The phone call I received from Julie to inform me of the death of her beloved husband, my friend, George was shocking and unexpected. I am still saddened to hear the sudden death of my dear friend, Chief George Ekemezie. It was just exactly one year ago that he attended my mother’s burial in Nigeria and spent the night at my house in my village. We had such a great and memorable time discussing many important issues, including our respective families, cracking jokes, laughing as usual, sharing the special palm wine from Udi which he brought from Enugu, and talking about life after retirement. I will always cherish the times we had together. My elderly father with whom we spent a quality time in the morning is equally saddened by the death of George. My friendship with George dates back to several years ago when he first landed in the United States of America. I could not have imagined one year ago that we would never see each other again on this earth. I have always known George as a principled man who was always dedicated to his family. He was unapologetically committed to our Igbo tradition and culture. George loved life and the people around him. I will greatly miss his friendship, great sense of humor, and his immense wisdom. I am still in disbelief that my friend, Chief George Ekemezie is dead. My entire family is equally mourning his death. We are sending our heartfelt condolences to his immediate and extended families. I pray fervently that God will receive his Soul and grant him eternal Rest In Peace. Adios my friend. Dr. Leonard Chike Ezenagu
For the entire Ezenagu family.





Posted by Obiorah Ekemezie on April 3, 2021
A TRIBUTE BY OBIOMA ORIJI
For those of you who do not know me, my name is Obioma Oriji and I am one of George’s best friends. It is with great sadness that I write this to celebrate the life of my friend. George’s life was taken away from us too soon and it is hard to understand why tragic things like this happen to such good people. However, this is a question without an answer and we should not dwell on the loss of our dear friend, husband, son and brother. Today let’s celebrate his life and remember all of the remarkable things George accomplished and how wonderful his life was.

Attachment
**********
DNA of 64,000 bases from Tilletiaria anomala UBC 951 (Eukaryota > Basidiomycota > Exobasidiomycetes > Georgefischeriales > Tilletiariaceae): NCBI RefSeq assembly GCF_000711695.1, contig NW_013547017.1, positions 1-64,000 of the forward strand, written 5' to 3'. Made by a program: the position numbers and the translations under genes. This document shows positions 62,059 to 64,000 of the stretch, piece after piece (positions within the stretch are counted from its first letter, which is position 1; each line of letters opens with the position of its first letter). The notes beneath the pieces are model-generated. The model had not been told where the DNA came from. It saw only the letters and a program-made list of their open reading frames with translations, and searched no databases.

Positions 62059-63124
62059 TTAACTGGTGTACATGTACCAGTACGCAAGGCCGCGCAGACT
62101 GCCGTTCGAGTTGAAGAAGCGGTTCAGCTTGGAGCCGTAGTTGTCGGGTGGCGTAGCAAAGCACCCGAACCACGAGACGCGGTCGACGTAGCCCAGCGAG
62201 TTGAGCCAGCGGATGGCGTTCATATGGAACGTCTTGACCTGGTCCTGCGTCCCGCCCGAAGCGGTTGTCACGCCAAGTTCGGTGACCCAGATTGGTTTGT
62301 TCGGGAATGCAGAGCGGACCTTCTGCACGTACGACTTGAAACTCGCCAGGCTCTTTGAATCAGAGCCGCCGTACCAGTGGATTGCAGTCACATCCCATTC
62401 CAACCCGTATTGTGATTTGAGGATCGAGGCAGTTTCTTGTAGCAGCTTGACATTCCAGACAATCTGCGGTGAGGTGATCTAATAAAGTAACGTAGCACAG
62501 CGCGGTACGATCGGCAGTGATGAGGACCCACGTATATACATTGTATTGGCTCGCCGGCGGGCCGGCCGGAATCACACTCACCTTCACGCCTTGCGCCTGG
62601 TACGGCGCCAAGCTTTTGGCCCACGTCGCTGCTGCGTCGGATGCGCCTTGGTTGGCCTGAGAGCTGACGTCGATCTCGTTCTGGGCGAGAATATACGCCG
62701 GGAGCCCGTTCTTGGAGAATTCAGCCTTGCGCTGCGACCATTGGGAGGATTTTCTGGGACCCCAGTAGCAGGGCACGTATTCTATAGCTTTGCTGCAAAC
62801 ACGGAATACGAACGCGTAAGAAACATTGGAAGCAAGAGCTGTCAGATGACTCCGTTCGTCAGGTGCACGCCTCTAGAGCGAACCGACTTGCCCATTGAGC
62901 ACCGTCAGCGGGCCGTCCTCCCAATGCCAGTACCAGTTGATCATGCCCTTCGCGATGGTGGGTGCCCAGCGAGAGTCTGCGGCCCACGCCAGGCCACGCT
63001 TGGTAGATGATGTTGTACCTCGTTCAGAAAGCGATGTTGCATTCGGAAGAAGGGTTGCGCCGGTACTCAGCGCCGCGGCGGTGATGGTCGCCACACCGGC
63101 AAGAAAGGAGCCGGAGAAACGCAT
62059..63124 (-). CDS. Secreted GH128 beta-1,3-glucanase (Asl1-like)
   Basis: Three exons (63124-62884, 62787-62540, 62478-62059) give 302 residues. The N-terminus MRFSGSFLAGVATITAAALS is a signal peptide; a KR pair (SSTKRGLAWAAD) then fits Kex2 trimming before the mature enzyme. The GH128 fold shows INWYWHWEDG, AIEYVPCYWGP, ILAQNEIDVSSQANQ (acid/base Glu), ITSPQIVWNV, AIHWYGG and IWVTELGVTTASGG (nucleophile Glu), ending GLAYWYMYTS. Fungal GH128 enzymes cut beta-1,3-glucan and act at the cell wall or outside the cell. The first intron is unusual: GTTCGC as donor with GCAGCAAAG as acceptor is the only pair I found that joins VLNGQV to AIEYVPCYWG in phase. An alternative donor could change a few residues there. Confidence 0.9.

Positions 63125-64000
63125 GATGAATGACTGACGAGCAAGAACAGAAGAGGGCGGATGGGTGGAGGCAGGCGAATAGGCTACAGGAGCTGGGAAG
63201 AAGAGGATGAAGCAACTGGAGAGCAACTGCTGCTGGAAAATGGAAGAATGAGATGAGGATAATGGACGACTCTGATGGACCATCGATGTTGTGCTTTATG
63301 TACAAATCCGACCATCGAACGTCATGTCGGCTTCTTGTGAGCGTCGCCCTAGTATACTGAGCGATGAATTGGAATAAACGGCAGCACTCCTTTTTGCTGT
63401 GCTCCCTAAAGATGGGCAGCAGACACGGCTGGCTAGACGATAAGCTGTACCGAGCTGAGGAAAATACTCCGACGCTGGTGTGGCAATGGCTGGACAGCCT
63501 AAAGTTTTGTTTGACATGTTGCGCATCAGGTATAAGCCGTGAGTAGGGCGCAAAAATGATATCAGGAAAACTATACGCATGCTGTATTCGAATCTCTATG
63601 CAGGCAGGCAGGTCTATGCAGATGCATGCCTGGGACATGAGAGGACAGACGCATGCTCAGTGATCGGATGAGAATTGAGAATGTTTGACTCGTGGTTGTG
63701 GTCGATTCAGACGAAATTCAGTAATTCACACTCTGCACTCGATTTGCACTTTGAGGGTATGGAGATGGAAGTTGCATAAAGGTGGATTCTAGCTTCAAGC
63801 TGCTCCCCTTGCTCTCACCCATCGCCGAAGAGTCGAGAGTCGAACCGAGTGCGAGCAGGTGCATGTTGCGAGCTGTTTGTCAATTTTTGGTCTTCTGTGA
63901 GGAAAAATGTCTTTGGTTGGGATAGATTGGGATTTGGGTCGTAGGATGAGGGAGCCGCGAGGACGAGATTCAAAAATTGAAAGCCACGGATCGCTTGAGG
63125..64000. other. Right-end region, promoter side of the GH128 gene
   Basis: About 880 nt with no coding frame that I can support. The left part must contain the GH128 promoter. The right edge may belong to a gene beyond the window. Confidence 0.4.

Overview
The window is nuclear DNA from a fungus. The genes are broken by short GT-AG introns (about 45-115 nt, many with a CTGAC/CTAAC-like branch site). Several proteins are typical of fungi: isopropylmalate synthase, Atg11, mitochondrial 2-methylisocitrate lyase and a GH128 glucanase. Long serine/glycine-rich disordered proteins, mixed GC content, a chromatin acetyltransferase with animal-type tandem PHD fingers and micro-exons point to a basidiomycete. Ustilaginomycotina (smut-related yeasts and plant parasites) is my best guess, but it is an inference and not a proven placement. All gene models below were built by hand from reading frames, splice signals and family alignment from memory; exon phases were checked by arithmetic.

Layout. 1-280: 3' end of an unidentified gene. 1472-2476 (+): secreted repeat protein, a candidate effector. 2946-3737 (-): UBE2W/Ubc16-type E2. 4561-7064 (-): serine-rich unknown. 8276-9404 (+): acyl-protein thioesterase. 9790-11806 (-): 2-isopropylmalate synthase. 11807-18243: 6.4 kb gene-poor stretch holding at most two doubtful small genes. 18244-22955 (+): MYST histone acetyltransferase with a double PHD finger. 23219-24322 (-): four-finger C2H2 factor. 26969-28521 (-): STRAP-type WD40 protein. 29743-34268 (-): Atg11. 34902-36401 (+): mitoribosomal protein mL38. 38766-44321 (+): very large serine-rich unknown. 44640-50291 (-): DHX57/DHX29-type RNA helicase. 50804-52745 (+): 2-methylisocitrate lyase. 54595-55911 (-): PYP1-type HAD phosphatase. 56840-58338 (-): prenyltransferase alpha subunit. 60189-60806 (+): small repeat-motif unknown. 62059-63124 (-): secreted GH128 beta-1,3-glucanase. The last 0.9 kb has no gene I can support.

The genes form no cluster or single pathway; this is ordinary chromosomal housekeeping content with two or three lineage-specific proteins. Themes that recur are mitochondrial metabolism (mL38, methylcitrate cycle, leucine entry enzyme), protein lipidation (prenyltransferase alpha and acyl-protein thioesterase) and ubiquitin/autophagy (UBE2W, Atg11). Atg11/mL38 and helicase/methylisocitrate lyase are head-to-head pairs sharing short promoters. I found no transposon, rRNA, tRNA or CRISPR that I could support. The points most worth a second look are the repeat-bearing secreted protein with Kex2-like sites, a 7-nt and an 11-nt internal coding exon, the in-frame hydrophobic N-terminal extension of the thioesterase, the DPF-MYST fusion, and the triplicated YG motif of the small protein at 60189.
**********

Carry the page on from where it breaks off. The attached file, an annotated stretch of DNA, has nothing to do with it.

George and I met during our initial years here in the United States. We were so close together and bonded instantly and helped each other get through difficult times. He was always there when I needed help or someone to talk to. I will always look back on those fond memories and appreciate getting to know George and his lovely wife Nkeiru so well.
As we both matured and grew our families our bonds remained incredibly close. He was the best man at my 20th wedding anniversary and supported myself and my family very well. And when I fell sick he played an integral role in making sure that my family was okay. George was incredibly responsible, intelligent and caring. I knew that I could trust him with anything and I respected him more than words can say.
It is incredibly sad that George’s life ended so soon and I cannot put into words how much I will miss him. George was a positive person and would not want us to be sad today. If he were here he would tell us to cheer up, smile and remember all of the great memories we all shared. Even though George may be gone, his memory will live on in all of us forever. George I appreciate your friendship and will never forget you. He was a great man. May God bless you, Nkeiru and your children! You are truly heaven sent! Amen.
Posted by Obiorah Ekemezie on April 1, 2021
                TRIBUTE TO MY BIG BROTHER
Chief George Iweka Ekemezie was the second son of the late Chief and Madam Christopher Ekemezie. He was the fourth among six siblings. George had a very humble beginning growing under the tutelage of a strict disciplinarian and a seasoned school administrator. He traveled with his father to various places and was going to school in those areas as his father was transferred.